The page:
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Varying A Lease

What Is A Leasehold Deed Of Variation?

A deed of variation enables a landlord and tenant to change the terms of a property lease. It is a signed legal document that confirms in writing the changes that they have agreed – such as removing a restrictive covenant. The deed supplements the existing lease.

Why Do I Need A Deed Of Variation?

Residential property leases last for many decades. Often they are set at 99 years when first drawn – and they can be extended. Sometimes the terms of the lease need to be amended to reflect changes in the law, the block or neighbourhood.

A deed of variation can be used to extend your lease. As part of this process, you may be required to serve notice on your freeholder under the Leasehold Reform Housing and Urban Development Act 1993.

Sometimes a deed of variation may be required to satisfy a mortgage lender ahead of the sale of a leasehold flat or house.

Other typical examples could include removing restrictive covenants which can prevent certain activities at leasehold flats, such as running a business (many enterprises can now be run from a laptop with no adverse effect on neighbouring flats).

Who Can Vary A Lease?

Leaseholders (tenants) and freeholders (landlords) can vary a lease.

Usually it is the leaseholder who wants to change something – often because they need to sell the property. Their conveyancing solicitor may have spotted a lease clause that needs to be amended before the property can be sold.

But it is also possible for the freeholder to vary the leases at their block.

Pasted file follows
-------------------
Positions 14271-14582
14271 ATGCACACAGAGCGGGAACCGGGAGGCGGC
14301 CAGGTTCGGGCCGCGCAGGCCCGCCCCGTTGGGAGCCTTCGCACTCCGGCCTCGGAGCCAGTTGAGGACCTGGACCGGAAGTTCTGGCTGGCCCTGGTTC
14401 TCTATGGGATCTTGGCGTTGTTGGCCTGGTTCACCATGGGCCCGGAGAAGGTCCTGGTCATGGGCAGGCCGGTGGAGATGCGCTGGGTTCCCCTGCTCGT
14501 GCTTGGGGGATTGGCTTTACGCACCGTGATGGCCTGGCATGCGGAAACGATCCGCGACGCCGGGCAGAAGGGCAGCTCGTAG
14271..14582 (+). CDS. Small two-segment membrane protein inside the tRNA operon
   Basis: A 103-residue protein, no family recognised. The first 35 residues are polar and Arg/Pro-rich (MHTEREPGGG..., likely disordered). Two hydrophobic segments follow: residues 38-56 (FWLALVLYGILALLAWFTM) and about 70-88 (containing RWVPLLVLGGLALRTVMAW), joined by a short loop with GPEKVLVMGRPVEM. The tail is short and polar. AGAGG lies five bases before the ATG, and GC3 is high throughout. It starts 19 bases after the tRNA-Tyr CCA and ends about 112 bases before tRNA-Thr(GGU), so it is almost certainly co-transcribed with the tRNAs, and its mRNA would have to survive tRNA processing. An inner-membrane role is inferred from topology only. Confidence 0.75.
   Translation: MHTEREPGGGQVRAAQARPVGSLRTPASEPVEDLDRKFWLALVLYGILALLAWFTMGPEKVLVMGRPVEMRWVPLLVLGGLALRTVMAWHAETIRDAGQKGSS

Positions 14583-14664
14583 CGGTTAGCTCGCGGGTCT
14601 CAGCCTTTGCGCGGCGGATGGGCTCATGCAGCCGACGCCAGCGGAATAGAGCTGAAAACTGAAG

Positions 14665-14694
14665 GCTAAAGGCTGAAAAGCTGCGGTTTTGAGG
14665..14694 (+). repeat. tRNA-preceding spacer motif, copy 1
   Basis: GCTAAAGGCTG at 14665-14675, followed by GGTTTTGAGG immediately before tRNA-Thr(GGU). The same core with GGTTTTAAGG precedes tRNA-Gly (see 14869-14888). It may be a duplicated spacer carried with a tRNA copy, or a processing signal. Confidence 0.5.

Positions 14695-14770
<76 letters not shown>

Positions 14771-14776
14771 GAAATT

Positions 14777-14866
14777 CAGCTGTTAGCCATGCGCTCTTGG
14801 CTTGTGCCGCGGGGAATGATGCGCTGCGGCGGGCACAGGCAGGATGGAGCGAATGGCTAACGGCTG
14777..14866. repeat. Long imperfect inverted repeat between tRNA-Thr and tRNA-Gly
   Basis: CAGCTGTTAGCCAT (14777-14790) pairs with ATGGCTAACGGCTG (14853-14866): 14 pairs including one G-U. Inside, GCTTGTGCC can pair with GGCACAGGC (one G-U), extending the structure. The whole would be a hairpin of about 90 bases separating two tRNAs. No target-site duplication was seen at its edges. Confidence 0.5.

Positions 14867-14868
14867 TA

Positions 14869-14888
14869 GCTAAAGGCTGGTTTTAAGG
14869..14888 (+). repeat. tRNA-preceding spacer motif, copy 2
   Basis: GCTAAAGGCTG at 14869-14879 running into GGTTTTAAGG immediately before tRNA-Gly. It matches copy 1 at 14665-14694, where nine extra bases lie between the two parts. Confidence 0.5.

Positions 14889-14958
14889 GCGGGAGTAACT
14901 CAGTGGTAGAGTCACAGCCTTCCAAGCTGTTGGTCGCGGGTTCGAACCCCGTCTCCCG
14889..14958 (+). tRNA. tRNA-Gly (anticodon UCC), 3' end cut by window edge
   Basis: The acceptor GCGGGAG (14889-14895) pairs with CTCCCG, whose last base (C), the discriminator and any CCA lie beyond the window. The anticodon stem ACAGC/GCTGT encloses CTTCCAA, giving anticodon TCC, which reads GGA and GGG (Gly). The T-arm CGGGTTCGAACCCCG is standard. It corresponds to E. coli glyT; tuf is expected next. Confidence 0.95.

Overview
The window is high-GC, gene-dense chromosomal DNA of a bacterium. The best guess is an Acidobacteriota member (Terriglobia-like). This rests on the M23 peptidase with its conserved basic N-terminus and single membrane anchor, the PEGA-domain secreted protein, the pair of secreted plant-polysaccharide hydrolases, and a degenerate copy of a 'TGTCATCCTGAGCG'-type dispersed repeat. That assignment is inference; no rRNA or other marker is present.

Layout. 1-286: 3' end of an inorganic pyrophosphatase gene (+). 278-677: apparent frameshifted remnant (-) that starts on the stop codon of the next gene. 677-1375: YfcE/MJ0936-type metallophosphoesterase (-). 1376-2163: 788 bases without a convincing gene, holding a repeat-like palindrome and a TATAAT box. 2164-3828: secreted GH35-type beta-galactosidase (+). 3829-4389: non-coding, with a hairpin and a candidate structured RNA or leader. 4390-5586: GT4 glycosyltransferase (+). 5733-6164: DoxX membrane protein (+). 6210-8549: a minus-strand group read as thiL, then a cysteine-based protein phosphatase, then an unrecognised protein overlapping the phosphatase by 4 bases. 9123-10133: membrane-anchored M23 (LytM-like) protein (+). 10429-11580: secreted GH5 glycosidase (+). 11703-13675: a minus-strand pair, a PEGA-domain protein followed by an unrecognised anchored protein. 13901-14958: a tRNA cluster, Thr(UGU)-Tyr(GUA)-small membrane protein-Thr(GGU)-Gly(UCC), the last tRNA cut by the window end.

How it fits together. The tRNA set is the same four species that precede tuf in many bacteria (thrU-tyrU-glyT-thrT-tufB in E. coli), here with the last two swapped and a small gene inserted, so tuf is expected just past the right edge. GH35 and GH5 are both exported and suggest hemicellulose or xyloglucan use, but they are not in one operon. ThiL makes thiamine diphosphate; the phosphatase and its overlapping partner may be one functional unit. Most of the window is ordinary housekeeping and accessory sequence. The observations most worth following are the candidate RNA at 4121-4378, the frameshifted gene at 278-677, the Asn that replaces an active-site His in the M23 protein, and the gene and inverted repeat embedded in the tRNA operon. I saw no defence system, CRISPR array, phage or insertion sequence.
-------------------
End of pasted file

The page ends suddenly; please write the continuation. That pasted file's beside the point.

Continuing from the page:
Both sides must agree before any change can take place. This prevents one side from forcing unfavourable lease terms on the other.

What Protection Do Leaseholders Have?

It is important to note the difference between a leaseholder and a shareholder in any management company.

You can be both (and often will be both) – but there are crucial legal distinctions which will determine whether or not you can vary a lease.

A residents’ management company (owned by the leaseholders) will need to ensure that it has passed an appropriate resolution to enter any deed of variation. Usually, the shareholders must vote on this before it can be approved.

But this does not mean the leaseholder-owned management company and its shareholders can ride roughshod over the rights of individual leaseholders.

For instance, the company cannot vote to remove a leaseholder’s parking space simply because say 50% or 75% of the shareholders (who are fellow leaseholders) happen to support the motion. In those circumstances, the leaseholder (and usually any mortgage lender) must also agree. 

Deed Of Variation Process

A lease cannot be varied unless both parties agree to it. This must always be the starting point.

  1. The block management (or freehold) company calls an extraordinary general meeting (EGM) to approve a motion for a deed of variation.
    - Or the block management (or freehold) company can approve a motion at their annual general meeting (AGM).
    - Or the block directors can approve a motion (if the freehold company’s memorandum and articles of association allow this).
  2. Individual leaseholders (or groups of leaseholders) – or a private landlord (or group of private individuals) – must then decide whether or not to enter a deed of variation.